More recently, companies have been using an organizational device generally referred to as a strategic business unit (SBU). SBU are distinct little businesses set up as units in a larger company to ensure that a certain product or product line is promoted and handled as though it were an independent business.
One of the earlier users of this organizational device was the General Electric Company. This special organization unit was introduced to ensure that each product or product line of the hundreds offered by the company would receive the same attention as it would if it were developed produced, and marketed by an independent company. In some cases companies have also used the device for a major product line. Occidental Chemical Company, for example, used it for such products as phosphates, alkalis, and resins.
To be called an SBU, a business unit must specific criteria. An SBU , for example, must (1) have its own mission, distinct from the missions of other SBU, (2) have definable groups of competitors, (3) prepare its own integrative plans, fairly distinct from those of other SBU, (4) manage its resources in key areas, and (5) have a proper size — neither too large nor too small. Obviously, in practice it might be difficult to define SBU that meet all of these criteria.
For each SBU a manager (usually a â€œbusiness managerâ€?) is appointed with responsibility for guiding and promoting the product from the research laboratory through product engineering, market research , production, packaging, ad marketing and with bottom line responsibility for its profitability.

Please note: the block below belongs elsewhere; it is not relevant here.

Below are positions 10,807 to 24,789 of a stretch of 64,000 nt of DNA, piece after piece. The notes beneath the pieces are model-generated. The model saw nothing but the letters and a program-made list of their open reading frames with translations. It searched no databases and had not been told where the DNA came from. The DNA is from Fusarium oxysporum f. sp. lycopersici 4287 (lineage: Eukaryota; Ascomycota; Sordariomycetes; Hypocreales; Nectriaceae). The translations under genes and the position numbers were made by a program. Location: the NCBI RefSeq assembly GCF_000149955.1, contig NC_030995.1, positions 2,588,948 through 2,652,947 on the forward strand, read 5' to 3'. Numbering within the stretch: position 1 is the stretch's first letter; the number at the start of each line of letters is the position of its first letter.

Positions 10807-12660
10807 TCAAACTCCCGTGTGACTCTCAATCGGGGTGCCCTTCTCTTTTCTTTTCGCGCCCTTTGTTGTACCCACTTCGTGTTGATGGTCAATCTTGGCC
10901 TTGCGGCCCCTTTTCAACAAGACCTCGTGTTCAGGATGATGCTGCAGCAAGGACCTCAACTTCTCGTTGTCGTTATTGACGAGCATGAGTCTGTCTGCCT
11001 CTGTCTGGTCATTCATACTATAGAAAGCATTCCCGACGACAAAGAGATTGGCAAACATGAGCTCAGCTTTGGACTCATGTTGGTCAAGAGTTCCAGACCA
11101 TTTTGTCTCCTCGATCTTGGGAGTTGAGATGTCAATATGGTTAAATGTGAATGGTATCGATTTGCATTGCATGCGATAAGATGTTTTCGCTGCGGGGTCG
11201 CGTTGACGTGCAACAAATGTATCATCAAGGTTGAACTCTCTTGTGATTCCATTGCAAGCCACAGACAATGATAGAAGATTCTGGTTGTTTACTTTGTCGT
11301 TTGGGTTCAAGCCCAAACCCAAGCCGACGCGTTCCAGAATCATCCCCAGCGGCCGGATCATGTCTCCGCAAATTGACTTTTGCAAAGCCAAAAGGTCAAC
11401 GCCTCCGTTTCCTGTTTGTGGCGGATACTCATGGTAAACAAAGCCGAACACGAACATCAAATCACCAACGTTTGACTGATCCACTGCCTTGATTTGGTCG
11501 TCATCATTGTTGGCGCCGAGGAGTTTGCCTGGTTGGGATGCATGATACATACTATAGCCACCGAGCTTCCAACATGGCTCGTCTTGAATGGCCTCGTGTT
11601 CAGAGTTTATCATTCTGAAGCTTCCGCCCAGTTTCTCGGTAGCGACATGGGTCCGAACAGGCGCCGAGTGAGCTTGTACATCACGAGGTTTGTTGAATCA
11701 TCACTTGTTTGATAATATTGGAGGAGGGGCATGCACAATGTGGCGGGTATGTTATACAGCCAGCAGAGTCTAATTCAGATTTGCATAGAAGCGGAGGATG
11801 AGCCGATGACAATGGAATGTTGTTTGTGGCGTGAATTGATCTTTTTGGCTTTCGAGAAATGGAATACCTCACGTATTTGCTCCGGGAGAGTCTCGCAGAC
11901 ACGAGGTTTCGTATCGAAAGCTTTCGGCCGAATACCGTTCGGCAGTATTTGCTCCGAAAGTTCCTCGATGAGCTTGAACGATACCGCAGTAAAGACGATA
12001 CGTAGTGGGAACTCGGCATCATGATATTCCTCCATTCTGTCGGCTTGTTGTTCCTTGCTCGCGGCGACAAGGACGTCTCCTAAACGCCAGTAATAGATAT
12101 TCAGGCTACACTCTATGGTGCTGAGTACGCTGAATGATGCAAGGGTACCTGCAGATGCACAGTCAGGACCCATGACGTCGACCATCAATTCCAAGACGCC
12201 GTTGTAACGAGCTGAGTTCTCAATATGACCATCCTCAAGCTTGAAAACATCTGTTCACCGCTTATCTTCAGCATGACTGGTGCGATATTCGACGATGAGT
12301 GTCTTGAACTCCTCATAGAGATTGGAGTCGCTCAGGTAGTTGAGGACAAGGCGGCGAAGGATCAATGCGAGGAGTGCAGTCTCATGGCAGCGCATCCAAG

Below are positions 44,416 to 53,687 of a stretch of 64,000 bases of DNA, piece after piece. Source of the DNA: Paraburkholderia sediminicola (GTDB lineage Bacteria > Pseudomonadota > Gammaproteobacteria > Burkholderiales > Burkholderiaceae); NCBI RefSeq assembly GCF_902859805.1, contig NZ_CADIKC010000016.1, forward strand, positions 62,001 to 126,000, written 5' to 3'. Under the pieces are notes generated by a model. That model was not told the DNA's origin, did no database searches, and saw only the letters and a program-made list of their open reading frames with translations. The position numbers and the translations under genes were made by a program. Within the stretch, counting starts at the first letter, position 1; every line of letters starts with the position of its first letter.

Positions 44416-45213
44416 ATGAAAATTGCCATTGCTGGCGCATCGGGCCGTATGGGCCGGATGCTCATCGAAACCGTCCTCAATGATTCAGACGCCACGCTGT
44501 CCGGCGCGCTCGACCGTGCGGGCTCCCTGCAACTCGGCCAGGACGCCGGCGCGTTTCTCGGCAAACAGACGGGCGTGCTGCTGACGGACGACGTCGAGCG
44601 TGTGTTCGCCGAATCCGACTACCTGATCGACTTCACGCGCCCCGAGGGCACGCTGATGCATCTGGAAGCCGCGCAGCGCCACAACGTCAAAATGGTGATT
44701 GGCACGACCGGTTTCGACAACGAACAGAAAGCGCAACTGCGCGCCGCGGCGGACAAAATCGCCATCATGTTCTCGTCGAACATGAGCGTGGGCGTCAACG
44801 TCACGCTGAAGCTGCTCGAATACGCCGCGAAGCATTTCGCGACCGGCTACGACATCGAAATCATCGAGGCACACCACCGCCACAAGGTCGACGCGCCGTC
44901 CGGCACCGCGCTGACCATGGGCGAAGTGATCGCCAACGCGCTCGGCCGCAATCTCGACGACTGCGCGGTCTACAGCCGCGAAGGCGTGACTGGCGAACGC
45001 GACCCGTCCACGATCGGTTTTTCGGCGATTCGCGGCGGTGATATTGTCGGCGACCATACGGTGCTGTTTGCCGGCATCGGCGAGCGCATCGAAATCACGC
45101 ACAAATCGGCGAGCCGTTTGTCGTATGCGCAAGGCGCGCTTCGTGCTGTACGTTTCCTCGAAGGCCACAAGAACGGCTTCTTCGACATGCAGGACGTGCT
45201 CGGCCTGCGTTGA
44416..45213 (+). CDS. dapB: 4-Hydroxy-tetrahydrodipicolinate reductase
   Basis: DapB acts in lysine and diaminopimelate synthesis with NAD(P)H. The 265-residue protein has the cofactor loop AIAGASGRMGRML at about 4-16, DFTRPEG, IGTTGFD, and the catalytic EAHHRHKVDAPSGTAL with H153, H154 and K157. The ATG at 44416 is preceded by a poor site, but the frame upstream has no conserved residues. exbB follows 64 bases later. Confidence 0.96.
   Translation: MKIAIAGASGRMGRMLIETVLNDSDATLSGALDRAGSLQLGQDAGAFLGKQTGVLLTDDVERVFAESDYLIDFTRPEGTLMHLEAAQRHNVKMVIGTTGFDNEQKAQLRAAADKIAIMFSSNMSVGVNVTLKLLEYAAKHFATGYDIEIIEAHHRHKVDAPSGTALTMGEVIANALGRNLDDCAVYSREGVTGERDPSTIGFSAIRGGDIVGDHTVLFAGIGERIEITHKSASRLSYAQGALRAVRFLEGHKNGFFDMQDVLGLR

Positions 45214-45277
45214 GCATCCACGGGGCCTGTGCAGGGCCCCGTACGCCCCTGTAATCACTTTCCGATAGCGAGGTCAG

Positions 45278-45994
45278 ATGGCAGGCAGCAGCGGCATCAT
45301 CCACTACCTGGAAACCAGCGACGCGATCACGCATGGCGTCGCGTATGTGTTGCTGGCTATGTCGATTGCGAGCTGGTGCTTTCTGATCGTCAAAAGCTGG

Thus, an SBU is given its own missions and gals, as well as a manger who, with the assistance of a full-time or part time staff (people from other departments assigned to the SBU on a part time basis), will develop and implement strategic and operating plans for the product. The Organization of a typical SBU that for phosphates in the Occidental Chemical Company all the functions that would be found necessary in a separate company are reporting to the business manager. Obviously, the major benefit of utilizing an SBU organization is to provide assurance that a product will not get â€œlostâ€? among other products (usually those with larger sales and profits) in a large company. It preserves the attention and energies of a manager and staff whose job it is to guide and promote a product or product line. It is thus an organizational technique for preserving the entrepreneurial attention and drive so characteristic of the small company. In fact, it is an excellent means of promoting entrepreneurship, which is likely to be so lacking in the large company.